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Sacks rocks! I've read several of his other books, and they've all helped me with stacks of info for living with brain damage. This research looks amazing as well, I've often wondered about a connection.

*Site bookmarked. Cheers
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Old 11-29-2013, 05:29 AM
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This is just a replacement for my above vid #1
http://youtu.be/8DdeLUA0Fms (in response to Speber above)
To the King of Kindness (above) http://youtu.be/H36A-p698WI
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Old 12-13-2013, 04:23 PM
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Originally Posted by SlimBlue View Post:
Sacks rocks! I've read several of his other books, and they've all helped me with stacks of info for living with brain damage. This research looks amazing as well, I've often wondered about a connection.

*Site bookmarked. Cheers
I just came across this book calledhttp://www.amazon.com/This-Your-Brain-Music-Obsession/dp/0452288525
What caught my interest & made me feel the need to mention it was the books description which from the description made me agree wholeheartedly with the last sentence.
Quote :
Music, Science, and the Brain are more closely related than you think. Daniel J. Levitin, James McGill Professor of Psychology and Music at McGill University, shows you why this is.

In this groundbreaking union of art and science, rocker-turned-neuroscientist Daniel J. Levitin (The World in Six Songs) explores the connection between music, its performance, its composition, how we listen to it, why we enjoy it, and the human brain. Drawing on the latest research and on musical examples ranging from Mozart to Duke Ellington to Van Halen, Levitin reveals:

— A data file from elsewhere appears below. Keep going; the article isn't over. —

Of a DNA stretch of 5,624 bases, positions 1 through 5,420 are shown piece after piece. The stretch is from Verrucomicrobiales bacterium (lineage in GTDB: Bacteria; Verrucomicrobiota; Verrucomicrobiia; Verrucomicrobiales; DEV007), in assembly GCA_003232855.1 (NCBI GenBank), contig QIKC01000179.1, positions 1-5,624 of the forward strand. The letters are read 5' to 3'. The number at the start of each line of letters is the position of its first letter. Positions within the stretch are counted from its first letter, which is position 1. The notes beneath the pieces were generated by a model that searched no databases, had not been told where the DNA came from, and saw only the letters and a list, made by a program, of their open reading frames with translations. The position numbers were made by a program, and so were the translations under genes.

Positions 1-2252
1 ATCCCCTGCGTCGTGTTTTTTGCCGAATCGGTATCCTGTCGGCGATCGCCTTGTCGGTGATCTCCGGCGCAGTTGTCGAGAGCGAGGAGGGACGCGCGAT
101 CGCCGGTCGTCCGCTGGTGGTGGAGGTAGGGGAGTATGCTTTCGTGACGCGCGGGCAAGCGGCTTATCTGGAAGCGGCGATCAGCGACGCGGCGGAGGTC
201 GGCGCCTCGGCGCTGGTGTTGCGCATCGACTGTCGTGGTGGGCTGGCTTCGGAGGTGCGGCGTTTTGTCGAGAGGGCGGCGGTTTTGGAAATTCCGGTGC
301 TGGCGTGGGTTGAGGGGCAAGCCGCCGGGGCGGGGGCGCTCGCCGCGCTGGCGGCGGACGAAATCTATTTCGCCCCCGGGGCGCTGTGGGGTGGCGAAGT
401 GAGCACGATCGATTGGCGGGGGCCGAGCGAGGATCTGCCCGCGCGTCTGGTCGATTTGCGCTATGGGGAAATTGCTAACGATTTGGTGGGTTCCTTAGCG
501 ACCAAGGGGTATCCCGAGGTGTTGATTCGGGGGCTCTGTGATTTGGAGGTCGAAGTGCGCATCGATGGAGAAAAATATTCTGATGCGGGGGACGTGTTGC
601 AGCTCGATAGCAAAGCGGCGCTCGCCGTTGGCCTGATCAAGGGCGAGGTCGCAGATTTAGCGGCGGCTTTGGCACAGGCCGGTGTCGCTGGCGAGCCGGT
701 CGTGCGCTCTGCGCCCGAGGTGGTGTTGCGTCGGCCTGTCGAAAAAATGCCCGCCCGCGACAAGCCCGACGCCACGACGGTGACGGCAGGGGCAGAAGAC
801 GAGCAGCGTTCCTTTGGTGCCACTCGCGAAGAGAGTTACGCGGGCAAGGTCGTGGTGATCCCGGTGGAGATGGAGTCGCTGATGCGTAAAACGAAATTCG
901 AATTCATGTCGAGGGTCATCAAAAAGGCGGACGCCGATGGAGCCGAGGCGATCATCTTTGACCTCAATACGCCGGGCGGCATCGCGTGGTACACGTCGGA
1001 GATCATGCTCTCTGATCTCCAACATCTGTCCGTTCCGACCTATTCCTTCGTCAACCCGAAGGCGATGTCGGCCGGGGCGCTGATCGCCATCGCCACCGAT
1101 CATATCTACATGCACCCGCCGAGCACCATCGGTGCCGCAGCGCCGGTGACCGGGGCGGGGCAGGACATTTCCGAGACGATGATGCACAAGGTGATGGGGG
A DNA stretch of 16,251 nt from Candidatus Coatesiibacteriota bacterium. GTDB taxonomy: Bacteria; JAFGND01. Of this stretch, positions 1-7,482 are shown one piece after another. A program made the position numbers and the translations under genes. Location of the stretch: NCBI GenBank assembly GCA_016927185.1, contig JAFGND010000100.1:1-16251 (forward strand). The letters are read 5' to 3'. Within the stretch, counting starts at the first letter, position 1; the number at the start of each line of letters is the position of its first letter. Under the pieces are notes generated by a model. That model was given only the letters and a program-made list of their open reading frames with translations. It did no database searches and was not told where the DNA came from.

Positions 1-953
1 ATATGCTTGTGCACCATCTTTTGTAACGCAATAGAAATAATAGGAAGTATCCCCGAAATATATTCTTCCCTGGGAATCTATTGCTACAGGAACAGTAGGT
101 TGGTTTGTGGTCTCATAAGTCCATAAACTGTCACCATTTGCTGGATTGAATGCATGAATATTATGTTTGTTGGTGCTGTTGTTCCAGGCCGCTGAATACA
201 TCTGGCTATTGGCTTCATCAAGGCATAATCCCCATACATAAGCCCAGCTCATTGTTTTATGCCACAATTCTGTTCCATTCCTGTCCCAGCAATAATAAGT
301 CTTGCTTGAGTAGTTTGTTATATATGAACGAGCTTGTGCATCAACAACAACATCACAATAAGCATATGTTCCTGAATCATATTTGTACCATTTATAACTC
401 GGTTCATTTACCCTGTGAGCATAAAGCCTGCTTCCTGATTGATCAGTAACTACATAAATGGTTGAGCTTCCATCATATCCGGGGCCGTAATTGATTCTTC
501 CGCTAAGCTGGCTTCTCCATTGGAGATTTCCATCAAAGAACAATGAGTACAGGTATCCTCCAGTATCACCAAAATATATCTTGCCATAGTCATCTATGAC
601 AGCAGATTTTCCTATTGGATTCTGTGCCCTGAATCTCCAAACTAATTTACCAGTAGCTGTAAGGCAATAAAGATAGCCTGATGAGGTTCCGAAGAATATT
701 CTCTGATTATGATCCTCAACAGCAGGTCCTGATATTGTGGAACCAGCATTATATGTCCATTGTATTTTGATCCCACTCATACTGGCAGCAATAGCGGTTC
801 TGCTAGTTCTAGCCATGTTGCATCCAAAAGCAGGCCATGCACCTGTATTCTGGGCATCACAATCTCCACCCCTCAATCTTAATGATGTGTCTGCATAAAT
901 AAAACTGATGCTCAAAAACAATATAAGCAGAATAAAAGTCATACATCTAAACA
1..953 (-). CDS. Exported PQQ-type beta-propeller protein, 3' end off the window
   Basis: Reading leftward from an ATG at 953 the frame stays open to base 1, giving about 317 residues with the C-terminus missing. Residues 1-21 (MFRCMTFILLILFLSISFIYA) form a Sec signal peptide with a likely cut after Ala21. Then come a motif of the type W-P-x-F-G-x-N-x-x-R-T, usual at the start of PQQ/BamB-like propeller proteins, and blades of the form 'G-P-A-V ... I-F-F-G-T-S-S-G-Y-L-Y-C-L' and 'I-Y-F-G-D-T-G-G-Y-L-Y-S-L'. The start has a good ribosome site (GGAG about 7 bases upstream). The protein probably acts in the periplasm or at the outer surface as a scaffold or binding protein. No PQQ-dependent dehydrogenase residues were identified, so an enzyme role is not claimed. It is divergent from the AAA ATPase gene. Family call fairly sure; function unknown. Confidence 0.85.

-How composers produce some of the most pleasurable effects of listening to music by exploiting the way our brains make sense of the world
-Why we are so emotionally attached to the music we listened to as teenagers, whether it was Fleetwood Mac, U2, or Dr. Dre
-That practice, rather than talent, is the driving force behind musical expertise
-How those insidious little jingles (called earworms) get stuck in our head

Taking on prominent thinkers who argue that music is nothing more than an evolutionary accident, Levitin poses that music is fundamental to our species, perhaps even more so than language. A Los Angeles Times Book Award finalist, This Is Your Brain on Music will attract readers of Oliver Sacks, as it is an unprecedented, eye-opening investigation into an obsession at the heart of human nature.
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Old 12-16-2013, 07:47 AM
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My god I'd like to know how to stop 'earworms' lmao

My mum thanks you- that's my little xmas prezzie sorted out
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Old 12-16-2013, 09:41 AM
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Originally Posted by SlimBlue View Post:
My god I'd like to know how to stop 'earworms' lmao

My mum thanks you- that's my little xmas prezzie sorted out
Slim, I hate 'earworms'! After my 3 year old grandson goes home I have some of the awfullest songs stuck it my head. They usually involve the alphabet, as that is his obsession.
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Old 12-16-2013, 10:24 AM
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LOL I guess it's better than the Teletubbies theme :P

Sometimes it's just one or two lines over and over, it drives me nuts- and everyone round me if I'm humming it constantly.

I'm not sure if the meds or E make it worse, or if I'm slowly losing it lol but the best way of getting rid of them for me, is to just stick the song on repeat till I'm sick of it. It's very odd though..